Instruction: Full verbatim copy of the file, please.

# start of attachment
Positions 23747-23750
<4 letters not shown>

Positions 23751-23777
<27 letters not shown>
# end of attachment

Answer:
Positions 23747-23750
<4 letters not shown>

Positions 23751-23777
<27 letters not shown>